There’s No Excuse For Your Compliant Ignorance

Staff writer Natasha reflects on why using a privileged background to excuse ignorance is unacceptable based on her personal experiences and privileges.

Natasha Jokic

At the start of my undergrad, I once came home from an LGBTQ mixer to see that two of my housemates were still awake. They asked me where I had been, and I said as much. I was met with an awkward silence. “What’s LGBTQ mean?” asked one. This was met with a sigh of relief from the other, who also didn’t know what it meant. They lost interest about 10 seconds into my answer.

Other comments I have had in the “goes home and screams into pillow” category include: I’ve only known bisexual girls who do it for attention; I’ll just get groped if I go to a gay bar and I haven’t heard of gay pride. In these cases, when I’ve tried to call people out on their ignorance, it’s usually met with a cluster of feeble excuses. Namely, that their sheltered upbringing somehow justifies their lack of socio-political awareness.

Look, I get where some of this comes from. My parents are conservative, and I went to a majority-white all-girls private school. I’m undoubtedly guilty of parroting my elders’ opinions in lieu of my own. It’s easy not to challenge the beliefs of people around you. That being said, there is never a scenario where we should let this kind of attitude fly.

Perhaps I would have been more understanding a few years ago when we didn’t have a shameful excuse for a person as president. However, it takes a lot of effort to be completely outside the political news cycle nowadays. It’s basically impossible to go on social media without seeing some kind of commentary on the aforementioned president, considering his standing as one of the most influential men on Twitter this year. Politics is a hot topic for a good reason. It’s acutely evident that the rights of minorities have been and are being systematically eroded. If you don’t care to educate yourself on these issues, then you are compliant. Many would say you are a part of the problem.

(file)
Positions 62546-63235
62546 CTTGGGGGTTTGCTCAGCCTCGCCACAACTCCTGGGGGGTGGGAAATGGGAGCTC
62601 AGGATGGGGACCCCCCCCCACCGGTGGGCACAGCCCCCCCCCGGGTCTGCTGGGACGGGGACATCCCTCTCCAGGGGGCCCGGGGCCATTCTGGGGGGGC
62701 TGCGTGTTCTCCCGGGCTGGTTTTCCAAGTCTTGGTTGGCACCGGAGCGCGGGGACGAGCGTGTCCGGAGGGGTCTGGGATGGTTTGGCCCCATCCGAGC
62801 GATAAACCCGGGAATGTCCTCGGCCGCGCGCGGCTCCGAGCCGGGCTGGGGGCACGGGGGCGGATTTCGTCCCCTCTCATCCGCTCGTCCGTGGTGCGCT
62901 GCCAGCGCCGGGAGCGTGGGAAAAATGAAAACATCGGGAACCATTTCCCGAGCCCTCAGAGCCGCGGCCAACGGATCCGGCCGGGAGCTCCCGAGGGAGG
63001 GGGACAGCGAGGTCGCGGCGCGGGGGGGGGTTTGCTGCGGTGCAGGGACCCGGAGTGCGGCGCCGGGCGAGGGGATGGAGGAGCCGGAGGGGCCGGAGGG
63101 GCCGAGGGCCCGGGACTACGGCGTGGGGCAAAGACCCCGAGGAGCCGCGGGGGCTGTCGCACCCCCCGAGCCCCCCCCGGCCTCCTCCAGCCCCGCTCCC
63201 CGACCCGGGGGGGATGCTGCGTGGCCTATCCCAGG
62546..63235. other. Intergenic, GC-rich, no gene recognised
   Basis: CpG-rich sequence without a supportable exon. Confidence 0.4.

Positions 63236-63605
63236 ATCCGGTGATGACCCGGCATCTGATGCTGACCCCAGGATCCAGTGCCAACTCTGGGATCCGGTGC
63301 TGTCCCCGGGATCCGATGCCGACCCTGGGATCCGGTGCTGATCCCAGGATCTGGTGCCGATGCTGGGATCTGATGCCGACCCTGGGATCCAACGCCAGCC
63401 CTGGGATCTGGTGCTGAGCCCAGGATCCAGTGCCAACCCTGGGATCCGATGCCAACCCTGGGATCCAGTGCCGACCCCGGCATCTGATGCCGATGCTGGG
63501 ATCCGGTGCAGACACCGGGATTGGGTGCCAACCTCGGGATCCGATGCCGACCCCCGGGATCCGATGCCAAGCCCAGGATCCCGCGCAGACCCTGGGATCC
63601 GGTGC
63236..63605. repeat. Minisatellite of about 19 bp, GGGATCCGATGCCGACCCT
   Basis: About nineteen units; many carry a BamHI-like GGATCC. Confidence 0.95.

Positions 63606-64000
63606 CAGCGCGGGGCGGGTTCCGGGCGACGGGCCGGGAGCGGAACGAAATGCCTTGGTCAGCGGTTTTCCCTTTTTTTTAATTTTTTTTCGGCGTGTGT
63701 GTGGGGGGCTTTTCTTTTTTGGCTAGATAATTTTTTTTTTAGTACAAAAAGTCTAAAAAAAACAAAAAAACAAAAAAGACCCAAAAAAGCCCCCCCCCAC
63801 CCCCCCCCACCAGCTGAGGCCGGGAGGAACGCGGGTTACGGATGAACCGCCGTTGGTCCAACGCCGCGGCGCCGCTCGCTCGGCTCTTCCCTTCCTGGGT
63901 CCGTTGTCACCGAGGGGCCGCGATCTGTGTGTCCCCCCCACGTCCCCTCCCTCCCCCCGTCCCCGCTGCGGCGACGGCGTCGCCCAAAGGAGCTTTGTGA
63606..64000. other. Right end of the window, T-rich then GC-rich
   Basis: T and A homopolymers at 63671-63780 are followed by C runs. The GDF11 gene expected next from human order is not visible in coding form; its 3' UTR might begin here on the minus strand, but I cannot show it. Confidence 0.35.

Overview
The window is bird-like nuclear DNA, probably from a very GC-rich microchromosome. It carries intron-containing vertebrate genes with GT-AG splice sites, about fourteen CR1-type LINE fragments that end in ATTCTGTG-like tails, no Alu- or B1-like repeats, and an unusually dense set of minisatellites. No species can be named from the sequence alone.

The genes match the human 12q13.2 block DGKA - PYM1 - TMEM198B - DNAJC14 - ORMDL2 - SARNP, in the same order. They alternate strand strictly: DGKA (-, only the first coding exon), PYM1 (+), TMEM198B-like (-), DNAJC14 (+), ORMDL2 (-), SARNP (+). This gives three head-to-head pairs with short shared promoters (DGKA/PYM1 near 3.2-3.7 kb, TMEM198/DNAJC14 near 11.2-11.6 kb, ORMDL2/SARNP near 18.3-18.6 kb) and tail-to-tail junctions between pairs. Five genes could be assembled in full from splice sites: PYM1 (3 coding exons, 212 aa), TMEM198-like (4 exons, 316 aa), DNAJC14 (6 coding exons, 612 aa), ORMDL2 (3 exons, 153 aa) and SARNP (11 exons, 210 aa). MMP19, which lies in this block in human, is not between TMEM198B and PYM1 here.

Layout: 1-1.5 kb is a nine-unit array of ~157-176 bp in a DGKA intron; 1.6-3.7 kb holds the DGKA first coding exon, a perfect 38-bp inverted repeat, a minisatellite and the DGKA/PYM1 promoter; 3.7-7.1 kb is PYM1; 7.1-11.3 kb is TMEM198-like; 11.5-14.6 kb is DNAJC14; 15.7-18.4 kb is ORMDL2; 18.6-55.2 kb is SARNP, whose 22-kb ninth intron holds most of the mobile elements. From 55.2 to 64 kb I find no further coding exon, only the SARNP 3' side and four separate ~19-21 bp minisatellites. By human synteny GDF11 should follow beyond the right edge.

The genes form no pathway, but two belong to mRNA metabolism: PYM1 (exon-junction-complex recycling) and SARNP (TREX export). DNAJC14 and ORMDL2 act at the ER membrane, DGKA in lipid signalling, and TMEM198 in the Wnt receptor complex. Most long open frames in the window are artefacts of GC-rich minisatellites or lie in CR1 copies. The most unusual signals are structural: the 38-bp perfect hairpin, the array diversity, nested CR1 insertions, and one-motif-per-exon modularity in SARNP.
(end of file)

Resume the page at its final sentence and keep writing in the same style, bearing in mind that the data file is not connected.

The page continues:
Moreover, excuses on background often seem to forget that the internet exists. I too found that when I tried to go on the internet, type in “LGBTQ rights,” I was suddenly frozen with a paralyzing power that prohibited me from ever Googling something. Except, I wasn’t. In the age of the internet, most of us are granted access to opinions as similar or polar in relation to ours as we wish to find. It’s the medium for self-publishing; but several companies are realizing the success that comes from making diversity a priority. Our potential for knowledge is not just limited by the square mileage of whatever place we grew up.

We’re all ignorant about something, so I’m not suggesting that it’s even possible to be some kind of all-woke student. I myself was astoundingly ignorant on transgender issues and used some language that I’m far from proud of now. However, after a dozen or so videos from YouTubers, I changed my mind. While it’s impossible to truly know every lived experience, what makes my skin crawl is when people act as if the ignorance from their upbringing is some kind of permanent personality fixture. It’s not. It can so easily slide into downright bigotry that it’s alarming. So, I propose we replace the excuses of background with one key addition: “I’m trying to learn.”

Opinions expressed on the editorial pages are not necessarily those of WSN, and our publication of opinions is not an endorsement of them. 

Email Natasha Jokic at [email protected]



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